Ammi Phillips was a prolific American itinerant portrait painter active from the mid 1810s to the early 1860s in Connecticut, Massachusetts, and New York. His artwork is identified as folk art, primitive art, provincial art, and itinerant art without consensus among scholars, pointing to the enigmatic nature of his work and life. He is attributed to over eight hundred paintings, although only eleven are signed. While his paintings are formulaic in nature, Phillips paintings were under constant construction, evolving as he added or discarded what he found successful, while taking care to add personal details that spoke to the identity of those who hired him.
He is most famous for his portraits of children in red, although children only account for ten percent of his entire body of work. The most well known of this series, Girl in Red Dress with Cat and Dog, would be sold for one million dollars, a first for folk art. His paintings hung mostly unidentified, spare for some recognition in the collections like those of Edward Duff Balken, for decades until his oeuvre was reconstructed by Barbara Holdridge and Larry Holdridge, collectors and students of American folk art, with the support of the art historian Mary Black. Ammi Phillip's body of work was expanded upon their discovery that the mysterious paintings of a "Kent Limner" and "Border Limner" were indeed his.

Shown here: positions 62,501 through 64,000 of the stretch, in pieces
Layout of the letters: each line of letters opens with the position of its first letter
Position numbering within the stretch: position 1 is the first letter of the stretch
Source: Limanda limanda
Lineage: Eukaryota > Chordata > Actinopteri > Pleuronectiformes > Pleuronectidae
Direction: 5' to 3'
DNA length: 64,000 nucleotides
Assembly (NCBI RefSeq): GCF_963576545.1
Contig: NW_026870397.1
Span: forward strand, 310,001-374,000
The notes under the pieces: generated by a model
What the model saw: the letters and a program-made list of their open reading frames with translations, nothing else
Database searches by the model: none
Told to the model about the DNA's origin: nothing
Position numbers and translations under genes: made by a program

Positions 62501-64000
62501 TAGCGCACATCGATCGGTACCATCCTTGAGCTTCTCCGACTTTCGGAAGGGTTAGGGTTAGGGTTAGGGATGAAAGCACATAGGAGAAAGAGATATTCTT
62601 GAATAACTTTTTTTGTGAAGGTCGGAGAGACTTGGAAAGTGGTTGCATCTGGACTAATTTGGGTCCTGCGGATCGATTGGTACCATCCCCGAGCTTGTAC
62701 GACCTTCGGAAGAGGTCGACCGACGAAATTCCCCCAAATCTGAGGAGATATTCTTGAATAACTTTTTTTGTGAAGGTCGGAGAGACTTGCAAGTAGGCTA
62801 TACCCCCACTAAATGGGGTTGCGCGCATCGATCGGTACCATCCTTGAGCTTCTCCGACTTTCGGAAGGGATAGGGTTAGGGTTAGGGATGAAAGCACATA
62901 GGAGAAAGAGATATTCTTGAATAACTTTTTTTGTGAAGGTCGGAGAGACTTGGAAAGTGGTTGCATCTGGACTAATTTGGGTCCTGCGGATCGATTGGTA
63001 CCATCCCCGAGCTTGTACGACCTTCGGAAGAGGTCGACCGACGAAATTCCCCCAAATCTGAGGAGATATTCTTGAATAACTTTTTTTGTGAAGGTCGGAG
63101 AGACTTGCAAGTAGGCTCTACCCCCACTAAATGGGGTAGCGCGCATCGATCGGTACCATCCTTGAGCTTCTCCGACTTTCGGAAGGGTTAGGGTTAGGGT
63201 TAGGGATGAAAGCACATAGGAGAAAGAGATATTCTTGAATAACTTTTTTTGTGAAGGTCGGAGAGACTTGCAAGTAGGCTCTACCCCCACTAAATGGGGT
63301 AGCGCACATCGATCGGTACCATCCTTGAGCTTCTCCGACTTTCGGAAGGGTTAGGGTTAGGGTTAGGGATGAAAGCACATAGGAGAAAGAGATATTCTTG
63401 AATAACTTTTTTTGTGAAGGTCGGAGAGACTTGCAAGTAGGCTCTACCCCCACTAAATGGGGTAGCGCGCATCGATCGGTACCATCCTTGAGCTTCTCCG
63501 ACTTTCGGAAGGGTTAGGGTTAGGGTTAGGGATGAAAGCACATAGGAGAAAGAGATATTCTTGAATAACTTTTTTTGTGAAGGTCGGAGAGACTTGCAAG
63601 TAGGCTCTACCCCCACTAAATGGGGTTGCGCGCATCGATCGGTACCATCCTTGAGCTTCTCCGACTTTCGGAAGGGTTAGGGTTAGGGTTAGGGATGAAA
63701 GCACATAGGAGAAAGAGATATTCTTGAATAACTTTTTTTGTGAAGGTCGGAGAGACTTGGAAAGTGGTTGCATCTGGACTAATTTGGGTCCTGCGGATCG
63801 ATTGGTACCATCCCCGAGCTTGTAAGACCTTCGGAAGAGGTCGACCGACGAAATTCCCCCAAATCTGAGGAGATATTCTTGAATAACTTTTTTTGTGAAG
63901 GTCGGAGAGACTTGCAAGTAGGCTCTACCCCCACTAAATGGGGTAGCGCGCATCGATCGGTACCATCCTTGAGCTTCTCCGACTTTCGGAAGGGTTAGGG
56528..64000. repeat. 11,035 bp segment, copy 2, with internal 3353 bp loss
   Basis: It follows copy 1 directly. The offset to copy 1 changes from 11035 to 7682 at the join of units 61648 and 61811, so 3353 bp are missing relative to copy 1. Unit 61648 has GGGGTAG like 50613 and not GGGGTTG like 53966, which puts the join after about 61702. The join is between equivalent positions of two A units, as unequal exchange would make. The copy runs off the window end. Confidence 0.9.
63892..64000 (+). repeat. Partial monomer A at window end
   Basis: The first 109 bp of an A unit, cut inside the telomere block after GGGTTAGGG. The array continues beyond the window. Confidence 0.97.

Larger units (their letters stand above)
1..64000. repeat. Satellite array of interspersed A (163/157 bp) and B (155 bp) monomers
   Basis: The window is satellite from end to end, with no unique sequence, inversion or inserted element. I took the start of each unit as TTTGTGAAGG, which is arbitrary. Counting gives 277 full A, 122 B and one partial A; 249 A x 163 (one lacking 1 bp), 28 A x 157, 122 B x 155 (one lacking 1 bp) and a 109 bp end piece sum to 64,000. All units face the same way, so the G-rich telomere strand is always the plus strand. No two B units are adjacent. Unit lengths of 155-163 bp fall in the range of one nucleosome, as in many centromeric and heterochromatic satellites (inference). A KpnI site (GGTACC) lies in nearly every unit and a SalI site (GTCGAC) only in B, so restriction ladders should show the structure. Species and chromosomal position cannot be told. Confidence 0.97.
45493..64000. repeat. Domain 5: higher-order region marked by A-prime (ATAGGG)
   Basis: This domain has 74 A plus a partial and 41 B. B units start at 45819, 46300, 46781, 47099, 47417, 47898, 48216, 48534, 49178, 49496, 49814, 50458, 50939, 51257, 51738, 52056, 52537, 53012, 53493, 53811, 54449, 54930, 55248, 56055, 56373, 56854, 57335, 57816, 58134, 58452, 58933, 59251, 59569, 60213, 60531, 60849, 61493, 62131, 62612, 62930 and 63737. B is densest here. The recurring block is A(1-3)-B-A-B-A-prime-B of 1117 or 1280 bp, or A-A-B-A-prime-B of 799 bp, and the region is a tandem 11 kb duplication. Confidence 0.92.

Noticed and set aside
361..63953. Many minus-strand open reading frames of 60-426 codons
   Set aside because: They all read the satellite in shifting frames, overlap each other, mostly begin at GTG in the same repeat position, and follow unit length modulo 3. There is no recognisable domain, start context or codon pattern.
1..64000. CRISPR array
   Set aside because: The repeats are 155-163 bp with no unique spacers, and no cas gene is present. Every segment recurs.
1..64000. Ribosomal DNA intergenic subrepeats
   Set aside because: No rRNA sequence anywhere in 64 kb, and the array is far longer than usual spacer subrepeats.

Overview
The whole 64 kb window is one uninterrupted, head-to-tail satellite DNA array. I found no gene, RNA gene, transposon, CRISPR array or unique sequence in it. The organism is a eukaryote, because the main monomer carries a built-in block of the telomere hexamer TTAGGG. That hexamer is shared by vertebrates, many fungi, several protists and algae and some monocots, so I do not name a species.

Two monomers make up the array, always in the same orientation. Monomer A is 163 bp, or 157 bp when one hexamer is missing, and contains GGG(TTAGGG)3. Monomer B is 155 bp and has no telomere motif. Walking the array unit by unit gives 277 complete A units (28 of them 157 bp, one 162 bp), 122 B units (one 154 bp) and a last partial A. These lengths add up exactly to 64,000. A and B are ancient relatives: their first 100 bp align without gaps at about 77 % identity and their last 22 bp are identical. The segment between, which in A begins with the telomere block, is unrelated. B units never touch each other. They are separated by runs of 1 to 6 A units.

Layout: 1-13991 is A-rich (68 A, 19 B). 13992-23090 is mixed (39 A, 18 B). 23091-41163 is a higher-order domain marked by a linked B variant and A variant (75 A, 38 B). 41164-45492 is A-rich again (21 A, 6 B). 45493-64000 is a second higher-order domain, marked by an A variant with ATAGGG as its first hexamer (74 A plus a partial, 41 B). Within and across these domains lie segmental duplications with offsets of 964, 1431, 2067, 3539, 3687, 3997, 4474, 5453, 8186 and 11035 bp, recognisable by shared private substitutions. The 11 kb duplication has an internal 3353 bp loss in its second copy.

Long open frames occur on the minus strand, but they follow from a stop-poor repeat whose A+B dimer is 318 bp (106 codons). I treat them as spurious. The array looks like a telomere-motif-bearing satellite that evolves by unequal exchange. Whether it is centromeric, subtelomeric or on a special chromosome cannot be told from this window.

Phillips was born in Colebrook, Connecticut, on April 24, 1788, to Samuel Phillips (1760–1842), a farmer by trade and veteran of the Revolutionary war, and Millea Phillips (1763–1861), as one of eleven children, beginning a life that spanned the period from George Washington's presidency to the American Civil War. Phillips moved out of his family home at some point before 1810, and married Laura Brockway in Nassau, New York, on March 18, 1813. Laura Brockway's family had roots in Sharon, Connecticut. The first signed portraits produced by Phillips date from 1811, meaning he was by then beginning his career as a portrait painter. Ammi Phillips and Lauren (Brockway) Phillips had four sons—Henry, George, William, and Russell Phillips—and one unknown daughter, although the order in which they had them is unclear, and one may not have survived. Laura Brockway died February 2, 1830, at the age of 38, and Phillips remarried Jane Ann Caulkins, twenty years his junior, five months later. Jane would have four more children: Anna, Jane, Samuel, and Sarah Phillips. Sarah Phillips would die at the age of four and a half.
Ammi Phillips reported he and his family living in a different residence in every recorded census. In 1820, he reported living in Troy, New York. He sold this property in 1828, moving to a forty-five acre property in Rhinebeck, New York. This land would be sold in part to its original owner as well as his brother-in-law, as the family moved yet again inside New York to a one-acre property in Amenia. In the 1850 census, Phillips is recorded for the first time under the profession of portrait painter, now living in North East, New York. In 1855 he was recorded as "artist", and was living in New Mariborough, Massachusetts. In 1860 and 1865 he was living in Curtisville (now Interlaken), Stockbridge, Massachusetts.